When you take the time to examine the reality of body dissatisfaction in our society, it is clearly apparent that this is not just an adult issue.
An increased number of reports are showing children as young as the age of five demonstrating body dissatisfaction, as well as an increased consumption of mainstream media among children putting them at risk of developing unhealthy approaches to their bodies .
There are many factors thought to influence how a child feels about themselves and their body, including peers, the media, family, and home environment.
Poor body image can be triggering in a child who may have other risk factors that increase susceptibility to an eating disorder, and promoting positive body image an early age can help a child create a strong appreciation for their bodies. WIth society sending many messages that are counter to body-positivity and acceptance, how can children be taught to embrace their own bodies?
Practicing Body Positivity
Many children will model behaviors of those they are closest to and interact with on a frequent basis. A helpful approach toward teaching children to embrace their bodies is to be a model for this type of behavior. As a parent or guardian of a young child, it is important to reflect on your own self and body.
- Are you verbally negative and critical about your own body?
- Do you find yourself commenting about other’s bodies in a critical manner?
These expressions may become an inner critic for a child who may be vulnerable and sensitive about themselves while still forming their own identity about who they are.
Proactive steps toward body-positivity in the home can start with how bodies are talked about in general. Praising and appreciating what are bodies are capable of doing can help shift the conversation from how we look to how we feel, and this can help bring positive self-awareness and self-esteem into the light for children.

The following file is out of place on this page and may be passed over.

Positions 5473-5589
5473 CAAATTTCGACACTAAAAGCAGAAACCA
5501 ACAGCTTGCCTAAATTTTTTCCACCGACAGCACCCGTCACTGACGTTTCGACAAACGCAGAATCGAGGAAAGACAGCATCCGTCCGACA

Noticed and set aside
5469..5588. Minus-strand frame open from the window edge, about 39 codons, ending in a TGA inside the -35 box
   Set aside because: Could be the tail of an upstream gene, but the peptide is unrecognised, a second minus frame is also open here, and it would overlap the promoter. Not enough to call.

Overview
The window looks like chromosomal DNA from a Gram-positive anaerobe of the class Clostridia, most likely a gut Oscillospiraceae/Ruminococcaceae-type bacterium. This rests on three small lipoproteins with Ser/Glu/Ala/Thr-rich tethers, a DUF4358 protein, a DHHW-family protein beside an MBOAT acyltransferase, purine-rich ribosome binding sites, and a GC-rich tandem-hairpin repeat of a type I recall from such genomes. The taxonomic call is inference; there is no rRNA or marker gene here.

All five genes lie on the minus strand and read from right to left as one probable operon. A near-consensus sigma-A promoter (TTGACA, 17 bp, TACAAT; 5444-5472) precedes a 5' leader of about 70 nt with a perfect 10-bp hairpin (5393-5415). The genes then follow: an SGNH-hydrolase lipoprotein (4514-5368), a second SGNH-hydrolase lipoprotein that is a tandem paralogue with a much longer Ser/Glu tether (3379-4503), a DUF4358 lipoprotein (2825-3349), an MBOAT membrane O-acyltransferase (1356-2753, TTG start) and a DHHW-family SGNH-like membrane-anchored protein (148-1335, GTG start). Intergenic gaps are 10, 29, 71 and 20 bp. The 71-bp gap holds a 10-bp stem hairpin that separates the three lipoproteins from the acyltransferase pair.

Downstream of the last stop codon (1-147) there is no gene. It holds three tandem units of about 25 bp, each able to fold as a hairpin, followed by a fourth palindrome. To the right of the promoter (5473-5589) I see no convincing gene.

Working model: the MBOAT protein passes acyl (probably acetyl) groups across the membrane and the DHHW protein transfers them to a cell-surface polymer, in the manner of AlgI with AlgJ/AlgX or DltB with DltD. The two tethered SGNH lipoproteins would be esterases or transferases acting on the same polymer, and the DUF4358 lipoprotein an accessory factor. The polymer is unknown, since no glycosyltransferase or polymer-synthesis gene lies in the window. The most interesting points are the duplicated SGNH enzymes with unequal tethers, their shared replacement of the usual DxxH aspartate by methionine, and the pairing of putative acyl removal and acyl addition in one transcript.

Progress Not Perfection
Families are under immense pressure for many things, especially when it comes to raising children. Remember that teaching a child positive body image is something that is often modeled, so be sure to keep self-care a priority.
Parents and loved ones are not to blame for anything, and if you are feeling unsure about how to have a positive effect on your child’s body image, know that you are not alone. Parent support groups offered through the National Eating Disorder Association, as an example, can be a place to find guidance, encouragement, and support, when it comes to guiding a child in a way that supports body-positivity.
About the Author: Crystal is a Masters-level Registered Dietitian Nutritionist (RDN) with a specialty focus in eating disorders, maternal/child health and wellness, and intuitive eating. Combining clinical experience with a love of social media and writing, Crystal serves as the Director of Content and Social Media for Eating Disorder Hope/Addiction Hope, where her passion to help others find recovery and healing is integrated into each part of her work.
As a Certified Intuitive Eating Counselor, Crystal has dedicated her career to helping others establish a healthy relationship with food and body through her work with EDH/AH and nutrition private practice.
References:: Common Sense Media, “Children, Teens, Media, and Body Image: A Common Sense Research Brief”, January 21, 2015 https://www.commonsensemedia.org/research/children-teens-media-and-body-image
The opinions and views of our guest contributors are shared to provide a broad perspective of eating disorders. These are not necessarily the views of Eating Disorder Hope, but an effort to offer discussion of various issues by different concerned individuals.
We at Eating Disorder Hope understand that eating disorders result from a combination of environmental and genetic factors. If you or a loved one are suffering from an eating disorder, please know that there is hope for you, and seek immediate professional help.
Reviewed By: Jacquelyn Ekern, MS, LPC on February 20, 2017
Published on EatingDisorderHope.com